Like you say, we’ll see how it works out. Personally, I don’t see an issue with wanting to sell expensive cars – that’s where a lot of growth in the market is. Lots of unanswered questions about Alfa, but the first volume effort appears to be fairly tasty.

        • 0 avatar
          Grahambo

          @Freedmike: Agreed. When the auto show came to town, I saw very little that got my blood flowing. But, purely from a looks and anticipated performance/driving dynamics perspective, the blue Giulia Quadrifoglio was at the top of the list.

          It was much more desirable to me than the significantly more expensive Maseratis parked in its midst (of course, perhaps that’s because Maseratis are a known quantity which don’t in any way satisfy my practical impulses much less the objective of flying at least halfway under the radar). In short, it kind of hits the sweet spot between practical and exotic (exotic in the sense of different enough from the norm, albeit certainly it not an “exotic car”).

          But, even if I had $70K burning a hole in my pocket, I don’t know that I could pull the trigger for all the usual reasons. And I’m not sure that the cheaper variants will possess anywhere near the same verve. Rather, over time, they may only conspire to chip away at the “specialness” that the Quadrifoglio currently seems to have in spades.

  • avatar
    PrincipalDan

    Meh I’d be more interested in a manual trans option than in fewer doors.

  • avatar
    Middle-Aged Miata Man

    When I hear about Alfa Romeos shedding doors, I assume it’s a reference to Italian build “quality” and ensuring your passengers have their seatbelts securely fastened before entering a sharp corner…

  • avatar
    dukeisduke

    When I read the headline about shedding doors, I thought of doors falling off on the road. It’s a natural assumption, of course, considering they’re owned by Fiat.

  • avatar
    raph

    My favorite car by far at the new car auto show. Especially the Quardrifoglio in red but… I imagagine over the life of the loan it would probably cost that to keep it running although on the plus side it would be very low mileage!

  • avatar
    JMII

    Given how well 2 door coupes sell I wouldn’t be in rush to get these in dealer’s hands. However it would double the models available at your local Alfa dealer and choice is good.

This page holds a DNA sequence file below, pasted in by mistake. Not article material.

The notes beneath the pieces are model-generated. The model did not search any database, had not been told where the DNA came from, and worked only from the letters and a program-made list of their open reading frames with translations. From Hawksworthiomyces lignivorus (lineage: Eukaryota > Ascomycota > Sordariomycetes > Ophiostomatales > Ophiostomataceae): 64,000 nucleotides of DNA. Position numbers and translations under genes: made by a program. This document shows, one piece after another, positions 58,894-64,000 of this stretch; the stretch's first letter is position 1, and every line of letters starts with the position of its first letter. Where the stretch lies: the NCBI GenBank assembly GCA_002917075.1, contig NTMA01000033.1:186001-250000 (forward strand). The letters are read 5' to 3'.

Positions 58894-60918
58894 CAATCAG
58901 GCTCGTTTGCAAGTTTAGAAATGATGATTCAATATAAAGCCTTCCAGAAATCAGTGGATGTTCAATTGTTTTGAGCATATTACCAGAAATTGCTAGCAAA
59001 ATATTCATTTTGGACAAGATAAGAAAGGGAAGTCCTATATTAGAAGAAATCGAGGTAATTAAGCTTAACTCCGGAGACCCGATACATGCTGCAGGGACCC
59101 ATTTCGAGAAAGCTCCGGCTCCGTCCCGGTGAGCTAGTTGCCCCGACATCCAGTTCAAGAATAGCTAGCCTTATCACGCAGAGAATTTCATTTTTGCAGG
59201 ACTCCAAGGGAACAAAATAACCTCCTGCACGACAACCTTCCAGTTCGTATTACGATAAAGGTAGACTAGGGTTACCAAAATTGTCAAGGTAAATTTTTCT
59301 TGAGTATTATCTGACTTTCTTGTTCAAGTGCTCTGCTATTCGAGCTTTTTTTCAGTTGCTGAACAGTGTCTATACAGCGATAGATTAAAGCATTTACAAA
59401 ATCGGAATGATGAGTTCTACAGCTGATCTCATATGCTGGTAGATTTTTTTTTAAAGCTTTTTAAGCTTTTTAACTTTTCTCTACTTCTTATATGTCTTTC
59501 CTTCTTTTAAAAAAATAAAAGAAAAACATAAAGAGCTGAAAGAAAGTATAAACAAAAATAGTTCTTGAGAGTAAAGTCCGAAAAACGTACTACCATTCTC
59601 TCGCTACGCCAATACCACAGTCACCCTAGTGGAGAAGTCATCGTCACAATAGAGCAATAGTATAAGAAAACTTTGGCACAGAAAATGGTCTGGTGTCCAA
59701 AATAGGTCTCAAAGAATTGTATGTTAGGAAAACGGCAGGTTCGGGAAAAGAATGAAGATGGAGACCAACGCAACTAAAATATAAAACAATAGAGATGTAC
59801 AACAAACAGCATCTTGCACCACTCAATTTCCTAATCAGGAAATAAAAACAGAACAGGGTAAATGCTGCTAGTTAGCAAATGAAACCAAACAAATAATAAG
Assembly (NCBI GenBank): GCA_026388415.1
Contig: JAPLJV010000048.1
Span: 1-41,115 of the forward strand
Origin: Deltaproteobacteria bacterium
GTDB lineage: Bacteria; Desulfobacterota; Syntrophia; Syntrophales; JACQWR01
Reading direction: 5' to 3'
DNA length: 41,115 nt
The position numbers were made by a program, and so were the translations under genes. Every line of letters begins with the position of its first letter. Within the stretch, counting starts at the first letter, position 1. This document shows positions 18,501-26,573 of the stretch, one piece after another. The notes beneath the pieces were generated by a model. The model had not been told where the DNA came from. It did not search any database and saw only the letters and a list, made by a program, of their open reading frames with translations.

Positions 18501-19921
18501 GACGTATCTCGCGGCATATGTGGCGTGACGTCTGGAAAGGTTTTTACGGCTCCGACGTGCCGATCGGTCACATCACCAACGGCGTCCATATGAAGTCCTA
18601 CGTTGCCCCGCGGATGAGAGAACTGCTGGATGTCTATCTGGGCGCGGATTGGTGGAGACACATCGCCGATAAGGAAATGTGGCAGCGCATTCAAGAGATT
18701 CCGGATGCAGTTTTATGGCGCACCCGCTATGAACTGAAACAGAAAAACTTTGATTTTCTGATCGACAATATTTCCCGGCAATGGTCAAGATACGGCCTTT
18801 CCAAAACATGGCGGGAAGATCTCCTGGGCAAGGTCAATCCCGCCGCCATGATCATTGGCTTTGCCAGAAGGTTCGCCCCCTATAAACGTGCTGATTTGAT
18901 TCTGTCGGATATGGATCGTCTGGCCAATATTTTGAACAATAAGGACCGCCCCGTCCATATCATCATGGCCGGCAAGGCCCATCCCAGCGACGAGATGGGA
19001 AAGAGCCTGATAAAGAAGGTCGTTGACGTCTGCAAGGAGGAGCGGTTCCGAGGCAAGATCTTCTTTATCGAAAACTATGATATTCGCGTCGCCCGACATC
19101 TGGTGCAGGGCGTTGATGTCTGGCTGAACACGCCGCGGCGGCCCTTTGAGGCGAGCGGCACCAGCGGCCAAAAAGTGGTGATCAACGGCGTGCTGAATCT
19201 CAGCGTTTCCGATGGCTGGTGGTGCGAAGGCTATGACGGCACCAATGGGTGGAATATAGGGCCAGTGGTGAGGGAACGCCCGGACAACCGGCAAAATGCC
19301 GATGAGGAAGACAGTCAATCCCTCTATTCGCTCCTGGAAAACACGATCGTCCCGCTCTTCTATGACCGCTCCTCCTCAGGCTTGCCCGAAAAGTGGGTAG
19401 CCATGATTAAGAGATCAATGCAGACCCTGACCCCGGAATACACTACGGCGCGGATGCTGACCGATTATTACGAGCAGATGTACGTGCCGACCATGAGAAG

• avatar
    TMA1

    I didn’t even realize the 4-door was for sale yet. For some reason, I visited Alfa’s US website last week. The fact that there isn’t even a build tool had me thinking the car was still months from coming out.

    Also, having the stop/start button on the steering wheel is just weird.

  • avatar
    Big Al from Oz

    Alfa is a Sergio dream.

    Alfa does have a loyal following, but it is small.

    I don’t see Alfa becoming FCA’s Saviour outside the US. This is where FCA needs to concentrate.

    A SUV/CUV Alfa makes more sense than changing the number of doors on a car.

    Many laughed at Porsche.

  • avatar
    Vulpine

    HEY! A 2-door car I might actually want.

    But then, I’m really looking for a nice, little, 3-door pickup truck.

  • avatar
    05lgt

    they’re pretty, are supposed to perform well and have a spirited interface / driver experience … but … who wants to be first into that pool to test the reliability?

    • 0 avatar
      TMA1

      Anyone who plans to send it back once the lease is over, I would guess. I hope someone takes the plunge, I want see a bit more variety on the road.

      Meanwhile, I’ve got an ad for a $299 lease on a Jaguar XE looking at me. Anything would be more interesting than a German or Japanese luxury car.

  • avatar
    Whatnext

    This will certainly make access to Giulia’s rear more difficult.

  • avatar
    05lgt

    After backsliding and watching The Grand Tour even though it’s still annoying and watching Jeremy’s demonstration of the door jamb to steering wheel clearance a 2 door seems like a VERY GOOD IDEA.